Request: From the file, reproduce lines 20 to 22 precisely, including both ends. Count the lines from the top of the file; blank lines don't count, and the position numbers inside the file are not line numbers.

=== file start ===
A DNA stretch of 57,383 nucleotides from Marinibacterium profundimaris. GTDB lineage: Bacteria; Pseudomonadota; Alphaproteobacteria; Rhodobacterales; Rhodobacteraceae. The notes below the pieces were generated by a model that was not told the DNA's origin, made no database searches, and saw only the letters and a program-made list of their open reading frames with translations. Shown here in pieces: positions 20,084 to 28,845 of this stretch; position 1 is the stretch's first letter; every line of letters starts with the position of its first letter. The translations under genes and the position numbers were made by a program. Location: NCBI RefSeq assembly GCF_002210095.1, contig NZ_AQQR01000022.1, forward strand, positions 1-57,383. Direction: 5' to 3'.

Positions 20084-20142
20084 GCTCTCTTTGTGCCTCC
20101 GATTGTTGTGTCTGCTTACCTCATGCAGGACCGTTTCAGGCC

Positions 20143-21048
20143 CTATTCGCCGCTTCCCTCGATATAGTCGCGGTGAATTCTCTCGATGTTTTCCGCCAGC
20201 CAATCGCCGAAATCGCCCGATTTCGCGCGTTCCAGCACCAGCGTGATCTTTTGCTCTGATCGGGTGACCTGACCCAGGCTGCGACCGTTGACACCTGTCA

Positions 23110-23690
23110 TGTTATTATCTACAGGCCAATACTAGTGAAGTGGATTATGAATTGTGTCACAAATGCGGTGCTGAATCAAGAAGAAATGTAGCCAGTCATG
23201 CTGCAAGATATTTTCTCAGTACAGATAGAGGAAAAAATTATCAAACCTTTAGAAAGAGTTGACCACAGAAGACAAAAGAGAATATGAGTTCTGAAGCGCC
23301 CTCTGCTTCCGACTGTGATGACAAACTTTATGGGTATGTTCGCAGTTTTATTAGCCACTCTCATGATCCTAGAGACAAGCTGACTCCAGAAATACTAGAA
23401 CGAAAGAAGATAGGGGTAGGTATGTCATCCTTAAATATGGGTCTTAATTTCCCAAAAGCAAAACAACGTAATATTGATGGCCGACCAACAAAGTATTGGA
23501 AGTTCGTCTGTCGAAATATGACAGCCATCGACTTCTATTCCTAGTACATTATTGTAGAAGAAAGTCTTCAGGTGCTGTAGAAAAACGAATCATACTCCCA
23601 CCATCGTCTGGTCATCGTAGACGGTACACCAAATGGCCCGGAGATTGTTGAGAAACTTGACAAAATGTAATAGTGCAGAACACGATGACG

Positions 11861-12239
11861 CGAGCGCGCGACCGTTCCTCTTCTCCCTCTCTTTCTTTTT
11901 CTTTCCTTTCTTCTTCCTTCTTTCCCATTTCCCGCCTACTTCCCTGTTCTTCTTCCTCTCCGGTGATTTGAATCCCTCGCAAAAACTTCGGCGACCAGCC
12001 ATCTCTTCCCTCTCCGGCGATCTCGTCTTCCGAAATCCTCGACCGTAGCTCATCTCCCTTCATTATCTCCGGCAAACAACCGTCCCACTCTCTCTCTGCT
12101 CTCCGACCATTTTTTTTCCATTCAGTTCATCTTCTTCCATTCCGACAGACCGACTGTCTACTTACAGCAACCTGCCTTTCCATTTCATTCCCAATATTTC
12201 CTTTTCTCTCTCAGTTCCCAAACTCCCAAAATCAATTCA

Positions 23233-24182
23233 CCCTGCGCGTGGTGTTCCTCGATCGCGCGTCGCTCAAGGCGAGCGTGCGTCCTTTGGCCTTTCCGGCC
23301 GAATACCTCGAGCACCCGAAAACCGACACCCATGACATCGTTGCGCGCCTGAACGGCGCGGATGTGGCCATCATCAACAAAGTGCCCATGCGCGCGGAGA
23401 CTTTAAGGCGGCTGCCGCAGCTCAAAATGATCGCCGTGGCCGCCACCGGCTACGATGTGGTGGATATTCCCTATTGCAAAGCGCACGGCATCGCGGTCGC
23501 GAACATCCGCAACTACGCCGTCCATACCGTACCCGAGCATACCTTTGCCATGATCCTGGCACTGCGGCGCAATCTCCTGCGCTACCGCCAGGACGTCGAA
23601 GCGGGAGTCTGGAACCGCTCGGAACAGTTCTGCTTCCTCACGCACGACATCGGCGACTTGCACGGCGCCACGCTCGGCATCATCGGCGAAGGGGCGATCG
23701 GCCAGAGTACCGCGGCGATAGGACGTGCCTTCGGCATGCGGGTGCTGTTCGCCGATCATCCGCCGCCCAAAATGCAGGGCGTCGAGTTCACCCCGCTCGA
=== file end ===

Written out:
12201 CTTTTCTCTCTCAGTTCCCAAACTCCCAAAATCAATTCA

Positions 23233-24182
23233 CCCTGCGCGTGGTGTTCCTCGATCGCGCGTCGCTCAAGGCGAGCGTGCGTCCTTTGGCCTTTCCGGCC